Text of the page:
Focusing on the Issues
Consistent quality in terms of base characteristics and the performance of the ink-receptive coating is the primary prerequisite for photographers shopping for output media, says Hahnemühle’s Haupt. “As the technical knowledge base of today’s digital imaging pros matures, so does the quality of the images they are printing,” he says. “As they use more sophisticated imaging tools, such as custom-made profiles, workflow calibration, and image RIPs, they look for top-quality paper that brings out the increased quality of the images. They not only want and need higher grades of digital paper, but they are less concerned about price. Simply put, better images deserve the best paper money can buy! Given the level of investment pros are making to improve their digital images, the cost of paper and ink becomes a diminishing concern.”
Haupt also cites image permanence as a major factor. “There are two primary elements of paper that could adversely affect image life: fiber acidity and lignin, a by-product of cellulose, which, if not removed, might cause paper to yellow.”
Ilford's Dixon talks about the importance of ICC profiles: “The market is clearly maturing, particularly at the professional photographer level. The thing we are asked about most often is the availability of ICC profiles for the media available,” she says. “We currently have more than 1,300 profiles and we introduce new profiles when new printers or products enter the marketplace. We produce all of our ICC profiles in-house, providing professional photographers with the tools they need to further enhance the output from their inkjet printers. The profiles are optimized specifically for Ilford media and the O.E.M. printer and inks.”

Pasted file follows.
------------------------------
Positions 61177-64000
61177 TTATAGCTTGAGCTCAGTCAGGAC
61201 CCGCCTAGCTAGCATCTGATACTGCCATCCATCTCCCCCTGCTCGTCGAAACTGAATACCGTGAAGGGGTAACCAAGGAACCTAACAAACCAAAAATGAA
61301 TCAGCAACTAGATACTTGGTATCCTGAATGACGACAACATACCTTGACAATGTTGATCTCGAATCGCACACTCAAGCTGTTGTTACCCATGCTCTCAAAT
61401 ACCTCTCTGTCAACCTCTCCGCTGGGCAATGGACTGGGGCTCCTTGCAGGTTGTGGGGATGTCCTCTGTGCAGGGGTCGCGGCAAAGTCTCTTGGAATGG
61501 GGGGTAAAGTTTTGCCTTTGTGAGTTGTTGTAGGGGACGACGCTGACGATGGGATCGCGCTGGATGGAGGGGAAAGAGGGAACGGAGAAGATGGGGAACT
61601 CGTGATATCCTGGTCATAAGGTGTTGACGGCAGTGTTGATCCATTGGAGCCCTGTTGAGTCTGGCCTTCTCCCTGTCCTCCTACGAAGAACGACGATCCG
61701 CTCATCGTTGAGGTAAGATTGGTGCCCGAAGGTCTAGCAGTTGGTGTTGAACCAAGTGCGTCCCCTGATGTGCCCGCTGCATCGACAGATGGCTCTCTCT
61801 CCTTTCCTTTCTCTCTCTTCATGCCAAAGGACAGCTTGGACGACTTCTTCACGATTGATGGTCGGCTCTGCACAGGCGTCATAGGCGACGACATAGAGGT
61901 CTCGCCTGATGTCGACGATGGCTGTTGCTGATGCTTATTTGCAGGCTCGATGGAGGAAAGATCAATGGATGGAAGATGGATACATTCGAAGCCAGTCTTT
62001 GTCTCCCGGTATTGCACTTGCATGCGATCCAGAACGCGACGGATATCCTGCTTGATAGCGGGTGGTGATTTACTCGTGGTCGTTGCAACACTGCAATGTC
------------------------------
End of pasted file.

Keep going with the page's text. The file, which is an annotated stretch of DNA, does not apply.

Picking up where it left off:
Kodak’s Van Zandt speaks to the issues on his radar. “We hear about three key issues equally: extending color saturation and holding contrast while maintaining true flesh tones; metallic paper in more formats; and flexibility between studio and lab output media,” he says.
“Although there continues to be a very strong need for the more traditional, smooth skin-tone reproduction for portrait work, photographers and the pro labs they employ are showing increased interest in generating the variety of prints and packages that produce brighter whites, a little more snap, broader color gamut, higher color saturation, and a high-quality surface texture to provide a true, professional look. They also want a watermark to identify their work as professional.”
And while all the choices out there may seem to be a photographer’s output dream, Crane’s Williams concedes that they can be overwhelming. “In one respect, photographers suffer from so many choices in weights, surfaces, paper colors, and formats,” he says. “From the vendor side, we perhaps need some standardization to reduce the confusion with some of the terminology and technology. For example, the color-fade issues related to the use of optical brightening agents (OBA) is a hot button in the fine-art world. I’ve read some terribly inaccurate information online regarding this issue. At Crane, we’ve taken the position to not use any OBAs in our museum-quality papers so our customers can avoid the issue of these components fading and causing the paper to yellow.